Ok, I understand
Cookie Notice: This site uses cookies. For more information, please see our privacy policy.

Hope Bagot Village

Celtic Connections

If our ancient yew is over 1600 years old then it would pre-date the church by a long stretch. If our ancient yew is over 1600 years old then it would pre-date the church by a long stretch.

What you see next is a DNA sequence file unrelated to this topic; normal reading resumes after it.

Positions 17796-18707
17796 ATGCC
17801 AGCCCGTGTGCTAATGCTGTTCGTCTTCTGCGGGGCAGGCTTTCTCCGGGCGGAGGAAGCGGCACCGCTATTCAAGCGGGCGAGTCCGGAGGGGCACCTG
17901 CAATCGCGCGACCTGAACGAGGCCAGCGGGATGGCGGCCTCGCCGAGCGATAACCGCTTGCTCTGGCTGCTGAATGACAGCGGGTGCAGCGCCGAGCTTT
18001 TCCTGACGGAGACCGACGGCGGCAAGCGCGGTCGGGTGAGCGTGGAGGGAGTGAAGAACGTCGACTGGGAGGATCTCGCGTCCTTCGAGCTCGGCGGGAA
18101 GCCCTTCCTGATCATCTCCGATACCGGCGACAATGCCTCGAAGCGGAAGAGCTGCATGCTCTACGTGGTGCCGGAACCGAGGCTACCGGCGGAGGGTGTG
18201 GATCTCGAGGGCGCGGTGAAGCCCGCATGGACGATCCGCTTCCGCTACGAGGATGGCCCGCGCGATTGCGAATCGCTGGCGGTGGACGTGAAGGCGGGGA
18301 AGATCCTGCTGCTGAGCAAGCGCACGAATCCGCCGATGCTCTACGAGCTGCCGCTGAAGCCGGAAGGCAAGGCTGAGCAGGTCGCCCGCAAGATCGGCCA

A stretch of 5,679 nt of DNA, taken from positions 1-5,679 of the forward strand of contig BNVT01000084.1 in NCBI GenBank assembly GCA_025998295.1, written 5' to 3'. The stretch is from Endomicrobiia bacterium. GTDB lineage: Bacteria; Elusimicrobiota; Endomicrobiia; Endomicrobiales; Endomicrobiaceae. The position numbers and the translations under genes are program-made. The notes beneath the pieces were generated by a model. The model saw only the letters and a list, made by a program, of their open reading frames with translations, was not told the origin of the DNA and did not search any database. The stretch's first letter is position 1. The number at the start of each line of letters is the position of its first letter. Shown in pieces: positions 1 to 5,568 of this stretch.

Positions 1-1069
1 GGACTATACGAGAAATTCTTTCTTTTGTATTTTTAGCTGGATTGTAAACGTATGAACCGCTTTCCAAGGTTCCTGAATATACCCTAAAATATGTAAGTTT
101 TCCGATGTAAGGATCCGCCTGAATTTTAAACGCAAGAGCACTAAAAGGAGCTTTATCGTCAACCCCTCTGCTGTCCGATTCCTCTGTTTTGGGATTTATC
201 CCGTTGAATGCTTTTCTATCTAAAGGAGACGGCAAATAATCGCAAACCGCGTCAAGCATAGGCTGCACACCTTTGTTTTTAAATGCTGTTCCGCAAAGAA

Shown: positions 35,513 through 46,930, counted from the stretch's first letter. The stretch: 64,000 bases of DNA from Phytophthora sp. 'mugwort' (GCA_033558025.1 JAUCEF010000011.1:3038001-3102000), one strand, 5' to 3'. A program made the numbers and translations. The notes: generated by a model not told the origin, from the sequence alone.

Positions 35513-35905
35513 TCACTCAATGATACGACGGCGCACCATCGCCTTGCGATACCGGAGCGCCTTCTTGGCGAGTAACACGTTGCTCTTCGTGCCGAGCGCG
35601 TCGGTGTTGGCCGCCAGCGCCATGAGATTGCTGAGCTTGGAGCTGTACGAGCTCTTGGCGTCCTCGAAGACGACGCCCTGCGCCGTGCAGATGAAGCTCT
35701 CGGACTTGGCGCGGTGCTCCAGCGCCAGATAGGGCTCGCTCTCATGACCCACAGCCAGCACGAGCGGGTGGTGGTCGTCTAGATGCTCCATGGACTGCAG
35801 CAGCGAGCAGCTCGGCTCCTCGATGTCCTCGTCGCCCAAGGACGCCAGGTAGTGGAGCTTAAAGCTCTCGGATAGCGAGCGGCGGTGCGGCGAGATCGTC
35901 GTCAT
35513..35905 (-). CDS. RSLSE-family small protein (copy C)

There is a very ancient Yew tree in the churchyard itself (or is the churchyard built around the yew?) There is a certificate hanging in the Vestry authenticating the tree as at least 1600 years old and signed by four people well known in their respective fields: David Bellamy, naturalist; Allen Meredith, Arboriculturist; Robert Hardy, Longbow enthusiast; and Robert Runcie, the then Archbishop of Canterbury. They appended a note on the back stating that "This is a minimum age, the tree is probably much older". Both the yew and "Holy Well' are strong indicators that the site was originally a pre-Christian place of worship and people still come to visit and venerate this ancient tree. Almost hidden in the wall of Hope Bagot Church is a stone face - it can be found in the main wall about halfway down the porch roof. In fact there is another head on the other side of the roof although it has been almost obliterated. The origin of the heads is unknown but they are thought to be of celtic origin and they occur in many church buildings across the British Isles and Ireland. There are similar heads at Temple Cronan in County Clare and at Hope Church in Derbyshire. There are some who consider these heads as part of a head cult and many can be found where there is water. The holy well at Hope Bagot Church (and the fact that there appears to be a spring under the floor of the church) lends credence to this.